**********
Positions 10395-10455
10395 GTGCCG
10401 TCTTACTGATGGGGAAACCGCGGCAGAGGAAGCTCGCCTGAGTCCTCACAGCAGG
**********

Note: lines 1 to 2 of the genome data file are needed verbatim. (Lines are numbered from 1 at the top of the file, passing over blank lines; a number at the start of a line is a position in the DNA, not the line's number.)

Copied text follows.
Positions 10395-10455
10395 GTGCCG